A spurious bat on a string flaps into Dracula’s castle and expectorates blood onto the Count’s desiccated ashes. Voila, the baron has risen again but the low budget restrictions are definitely evident this time around. When the irate townspeople cordially knock on the door to the cliffside manor for Dracula’s servant to open the barricade, the scene is such a falsely polite and ingratiating bluff (“I promise I’m alone”), it should’ve been the droll parody that Dracula Dead and Loving It was proclaimed as.
In most of Christopher Lee’s Dracula performances, he was mostly monosyllabic. Reportedly, Lee loathed the dialogue so much that he refused to utter it. In Scars of Dracula, the Count is downright verbose by comparison which is a refreshing change-of-pace for his immortal depiction as it showcases his oratory power.
Like the classic Universal Monster movie, Dracula’s resuscitation is a series of dissolves. The matte paintings of a castle prisoner scaling the vertigo-inducing exterior in Kleinenberg are quite resplendent. Roy Ward Baker doesn’t trudge on the tempo in spite of the sixth entry’s tropes (e.g. A tavern becomes skittish when a traveling couple inquires about a truant party, Dracula’s hospitality before a fanged conversion, etc.).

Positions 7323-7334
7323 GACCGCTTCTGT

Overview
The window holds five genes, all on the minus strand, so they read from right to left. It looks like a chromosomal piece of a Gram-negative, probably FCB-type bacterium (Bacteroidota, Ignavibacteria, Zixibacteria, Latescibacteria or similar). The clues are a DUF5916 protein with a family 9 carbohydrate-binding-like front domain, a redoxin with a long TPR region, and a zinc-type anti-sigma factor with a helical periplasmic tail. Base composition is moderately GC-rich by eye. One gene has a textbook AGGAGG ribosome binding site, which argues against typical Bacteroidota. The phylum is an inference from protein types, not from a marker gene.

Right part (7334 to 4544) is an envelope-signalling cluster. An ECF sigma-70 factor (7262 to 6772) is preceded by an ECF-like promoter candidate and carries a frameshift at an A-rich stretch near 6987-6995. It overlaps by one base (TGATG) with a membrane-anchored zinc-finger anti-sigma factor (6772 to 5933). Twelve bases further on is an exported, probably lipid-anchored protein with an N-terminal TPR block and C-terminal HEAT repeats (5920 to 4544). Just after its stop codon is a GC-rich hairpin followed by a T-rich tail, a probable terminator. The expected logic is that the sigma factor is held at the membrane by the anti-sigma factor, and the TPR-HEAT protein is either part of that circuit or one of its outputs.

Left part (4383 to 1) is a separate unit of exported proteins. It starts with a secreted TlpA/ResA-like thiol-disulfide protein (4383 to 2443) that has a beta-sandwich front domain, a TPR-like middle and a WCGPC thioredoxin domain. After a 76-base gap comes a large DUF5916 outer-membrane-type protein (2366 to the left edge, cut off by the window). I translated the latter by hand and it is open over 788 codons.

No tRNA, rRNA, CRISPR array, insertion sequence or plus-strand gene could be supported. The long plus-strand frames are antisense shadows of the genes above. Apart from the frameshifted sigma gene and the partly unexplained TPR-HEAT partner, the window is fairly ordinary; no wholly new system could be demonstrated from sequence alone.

At this point, Hammer was definitely pushing the envelope in terms of their graphic content. By the 70’s, the Godfather of Gore Herschell Gordon Lewis had inelegantly strewn the screen with entrails and bodily fluids. Following suit, Scars of Dracula is the most bloodthirsty of the Hammer films with Dracula repeatedly stabbing one of his mistresses into a pulp and then ingesting her life essence.
As not to be a sanitized hero, Paul Carlson (Christopher Matthews) is a philandering scoundrel that he is accused of rape by the burgomaster’s daughter within his lascivious introduction. The risque humor of the characterization magnifies that this is a florid rollercoaster that is striated with R-rated decadence hereto unforeseen by the British censors.